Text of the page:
AIs are only called AIs until they work, Harbech observed. Once they work, they become image recognition engines, speech-to-text systems, filters. Most are of direct internal use. Meta’s Cicero AI emerged as a capable player of a conversational strategy game, Diplomacy, and lessons in games feed into the company’s own major drive into AI as the basis for its post-ATT ad strategy. More recent expansions into generative AI, such as its Make-a-video system, or the establishment of a top-level product group, point to the critical nature of getting into producing generative apps for people to use.
Of course, this isn’t a simple fix: these systems are very costly to provide, with some estimates suggesting natural language searching is seven times more expensive than a traditional search. And the problems don’t stop there: generative AI systems of this sort are prediction machines rather than calculators, and write plausible answers derivative of the data they have been fed, with often imperfect data leading to imperfect answers. Yet, is that so different from what most of us do?
These systems have not so much passed the Turing Test as much as they’ve skipped scepticism and seen many of its users willingly anthropomorphise them. Notice how often people will talk or write about ‘asking’ ChatGPT to do something, rather than ‘instructing’. There is an expectation of agency, of selfhood or even of will. Where this leaves the idea of virtual influencers, or synthetic human presences, is quite a startling idea.
At a practical level, potential users of generative systems need to start grappling with the idea of the training data that has nourished them, and who owns it. There are already lawsuits in motion asking the question about what is lawful fair use of content once the AI-processed result is commercialised. This is quite aside from what it means for the internet if the traffic-and-ads model of internet monetisation crumbles.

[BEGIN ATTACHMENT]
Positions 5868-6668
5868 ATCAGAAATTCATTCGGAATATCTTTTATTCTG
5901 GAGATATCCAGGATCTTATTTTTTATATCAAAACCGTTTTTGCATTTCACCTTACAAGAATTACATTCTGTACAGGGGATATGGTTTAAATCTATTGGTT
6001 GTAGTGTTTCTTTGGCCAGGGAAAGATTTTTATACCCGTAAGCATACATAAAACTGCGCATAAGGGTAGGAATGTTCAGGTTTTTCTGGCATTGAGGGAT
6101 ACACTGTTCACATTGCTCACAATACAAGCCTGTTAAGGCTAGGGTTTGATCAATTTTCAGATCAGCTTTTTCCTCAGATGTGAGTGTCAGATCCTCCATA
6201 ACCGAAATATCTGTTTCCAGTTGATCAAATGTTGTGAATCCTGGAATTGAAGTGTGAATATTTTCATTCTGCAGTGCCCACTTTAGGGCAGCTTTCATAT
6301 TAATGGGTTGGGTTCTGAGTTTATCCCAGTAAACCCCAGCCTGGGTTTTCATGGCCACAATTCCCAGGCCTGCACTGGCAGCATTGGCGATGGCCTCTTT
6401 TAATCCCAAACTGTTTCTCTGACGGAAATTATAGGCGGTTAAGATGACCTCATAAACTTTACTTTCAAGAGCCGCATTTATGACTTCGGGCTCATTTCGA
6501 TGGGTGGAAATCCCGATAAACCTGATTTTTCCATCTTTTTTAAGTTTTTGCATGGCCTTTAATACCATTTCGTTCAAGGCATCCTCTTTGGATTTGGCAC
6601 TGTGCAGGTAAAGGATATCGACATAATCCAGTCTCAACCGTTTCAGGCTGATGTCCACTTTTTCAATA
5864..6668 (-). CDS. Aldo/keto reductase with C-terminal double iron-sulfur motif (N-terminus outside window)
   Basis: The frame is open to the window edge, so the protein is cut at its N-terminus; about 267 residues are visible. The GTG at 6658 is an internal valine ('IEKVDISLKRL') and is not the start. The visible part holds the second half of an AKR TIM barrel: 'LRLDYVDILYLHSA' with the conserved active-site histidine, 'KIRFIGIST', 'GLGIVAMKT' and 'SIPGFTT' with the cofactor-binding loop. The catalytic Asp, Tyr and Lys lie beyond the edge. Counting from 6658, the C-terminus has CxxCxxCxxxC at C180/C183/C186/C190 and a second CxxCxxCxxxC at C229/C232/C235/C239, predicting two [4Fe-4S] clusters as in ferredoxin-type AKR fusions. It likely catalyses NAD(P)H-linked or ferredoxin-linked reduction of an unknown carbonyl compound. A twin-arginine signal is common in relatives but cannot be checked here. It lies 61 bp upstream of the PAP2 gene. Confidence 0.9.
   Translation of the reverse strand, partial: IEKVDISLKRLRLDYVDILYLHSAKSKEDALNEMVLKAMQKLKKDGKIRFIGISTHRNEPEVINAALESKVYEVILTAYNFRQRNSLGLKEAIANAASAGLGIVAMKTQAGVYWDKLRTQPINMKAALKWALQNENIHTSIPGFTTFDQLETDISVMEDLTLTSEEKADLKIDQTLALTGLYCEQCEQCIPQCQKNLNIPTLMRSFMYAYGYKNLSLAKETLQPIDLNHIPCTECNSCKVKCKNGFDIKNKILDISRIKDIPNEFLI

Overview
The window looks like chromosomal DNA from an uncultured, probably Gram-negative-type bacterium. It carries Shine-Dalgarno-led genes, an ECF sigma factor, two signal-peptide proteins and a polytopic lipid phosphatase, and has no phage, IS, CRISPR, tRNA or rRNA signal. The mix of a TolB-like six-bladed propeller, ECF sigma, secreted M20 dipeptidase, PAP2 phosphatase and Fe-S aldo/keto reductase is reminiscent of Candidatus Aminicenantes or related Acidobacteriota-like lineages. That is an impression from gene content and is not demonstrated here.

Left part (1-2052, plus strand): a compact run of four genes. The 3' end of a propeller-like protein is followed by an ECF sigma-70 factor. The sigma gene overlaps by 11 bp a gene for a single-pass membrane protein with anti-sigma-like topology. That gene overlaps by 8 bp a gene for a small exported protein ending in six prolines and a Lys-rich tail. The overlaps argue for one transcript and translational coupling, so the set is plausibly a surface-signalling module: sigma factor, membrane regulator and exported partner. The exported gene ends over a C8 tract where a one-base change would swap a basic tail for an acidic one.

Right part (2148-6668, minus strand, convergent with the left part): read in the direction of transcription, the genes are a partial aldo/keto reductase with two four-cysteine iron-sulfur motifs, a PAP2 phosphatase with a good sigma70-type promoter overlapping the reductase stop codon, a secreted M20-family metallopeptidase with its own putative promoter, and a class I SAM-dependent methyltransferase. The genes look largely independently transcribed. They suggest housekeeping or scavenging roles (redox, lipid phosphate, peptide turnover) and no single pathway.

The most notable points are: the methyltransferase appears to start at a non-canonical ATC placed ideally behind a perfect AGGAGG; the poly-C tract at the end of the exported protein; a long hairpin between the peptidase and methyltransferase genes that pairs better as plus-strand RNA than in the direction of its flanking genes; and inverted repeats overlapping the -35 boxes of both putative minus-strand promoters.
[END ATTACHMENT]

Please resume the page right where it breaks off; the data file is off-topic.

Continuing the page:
Ultimately, this technology is at all stages of the hype curve, simultaneously, says Stuart Bowden, Global Chief Strategy & Product Officer at Wavemaker. It has already revolutionised media planning, taking an incredibly laborious process and not only speeding it up but improving its potency. A piece of work that once took three graduates three weeks happens in days now.
But this is dangerous stuff. Asked about the people strategy – whether these systems were indeed the job stealers of nightmares – a chill passed through the room. There are many questions emerging that will be difficult to answer.
Now that predictive algorithms come for the generation of content, whether text, speech or video, they join the already successful distribution layer of media. The use cases are clear and obvious, threatening to obliterate any of the fun skills of work, leaving us all just doing emails unless we’re truly breaking new ground with totally new ideas about what it means to be human. Everything else can simply be prompted and generated in seconds.